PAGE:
This post is just to raise a question about hermeneutics. How much weight should be put on the historic interpretation of a passage by the church, when you are trying to ascertain it’s meaning? In other words, does it matter if no one in the early church interpreted the passage the way you do? What if your interpretation first appeared at the 1600s, or in the early 1900s, or maybe even in this millennium?
For example, some argue that the “coming of the Son of Man” language in the eschatological discourses of the Synoptic gospels (e.g. Matt 16:27-28; Matt 24:27,30,37; Mark 13:26; Luke 21:27) refers not to the “second coming” of Jesus, but rather to the destruction of the temple in Jerusalem in AD 70. Obviously before coming to a conclusion we would want to perform all the usual and proper hermeneutical steps, checking that we have correctly translated the passage, considered its context, examined Old Testament allusions and parallel passages etc. But suppose you came to the conclusion that the preterist interpretation was the most plausible exegetically. Would it matter whether or not there was any record of the early church expounding these texts to say that these prophecies had been fulfilled in AD70?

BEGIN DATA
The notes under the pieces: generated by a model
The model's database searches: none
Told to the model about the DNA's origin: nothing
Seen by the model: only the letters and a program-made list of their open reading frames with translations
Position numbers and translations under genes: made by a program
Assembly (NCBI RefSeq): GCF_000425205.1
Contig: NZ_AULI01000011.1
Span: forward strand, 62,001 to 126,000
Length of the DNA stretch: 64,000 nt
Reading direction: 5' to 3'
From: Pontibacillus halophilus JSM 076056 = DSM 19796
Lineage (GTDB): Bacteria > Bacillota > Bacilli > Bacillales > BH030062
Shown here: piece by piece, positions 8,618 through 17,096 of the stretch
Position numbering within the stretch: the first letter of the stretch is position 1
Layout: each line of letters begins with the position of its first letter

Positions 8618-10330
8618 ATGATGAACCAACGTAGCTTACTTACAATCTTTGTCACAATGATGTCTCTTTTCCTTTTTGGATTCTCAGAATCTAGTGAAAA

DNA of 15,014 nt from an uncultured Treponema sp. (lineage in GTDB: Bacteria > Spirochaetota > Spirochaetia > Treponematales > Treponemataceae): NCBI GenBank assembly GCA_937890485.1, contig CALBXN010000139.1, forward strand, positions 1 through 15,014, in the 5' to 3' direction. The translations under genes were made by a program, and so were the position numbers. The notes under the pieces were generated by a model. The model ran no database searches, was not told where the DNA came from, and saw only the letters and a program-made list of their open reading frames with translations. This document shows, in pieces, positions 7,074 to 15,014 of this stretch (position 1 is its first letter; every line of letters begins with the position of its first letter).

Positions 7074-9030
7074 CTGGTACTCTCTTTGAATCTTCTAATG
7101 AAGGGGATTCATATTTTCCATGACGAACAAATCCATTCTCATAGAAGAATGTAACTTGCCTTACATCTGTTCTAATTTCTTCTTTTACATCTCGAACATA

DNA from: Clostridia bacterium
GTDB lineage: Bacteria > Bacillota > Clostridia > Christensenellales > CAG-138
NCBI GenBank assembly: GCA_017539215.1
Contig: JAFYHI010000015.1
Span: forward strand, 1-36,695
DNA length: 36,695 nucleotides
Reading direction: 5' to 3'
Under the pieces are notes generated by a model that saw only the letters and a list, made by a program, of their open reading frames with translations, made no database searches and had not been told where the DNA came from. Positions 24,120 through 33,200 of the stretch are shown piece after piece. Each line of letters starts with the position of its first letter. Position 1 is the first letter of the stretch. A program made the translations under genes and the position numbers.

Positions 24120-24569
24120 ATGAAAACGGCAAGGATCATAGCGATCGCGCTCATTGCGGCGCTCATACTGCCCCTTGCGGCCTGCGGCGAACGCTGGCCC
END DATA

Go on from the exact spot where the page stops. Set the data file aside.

The actual exegetical issue I am currently considering is a different one, but it illustrates the problem. How much of a red flag is it that your interpretation is a novel one? Let me know what you think in the comments.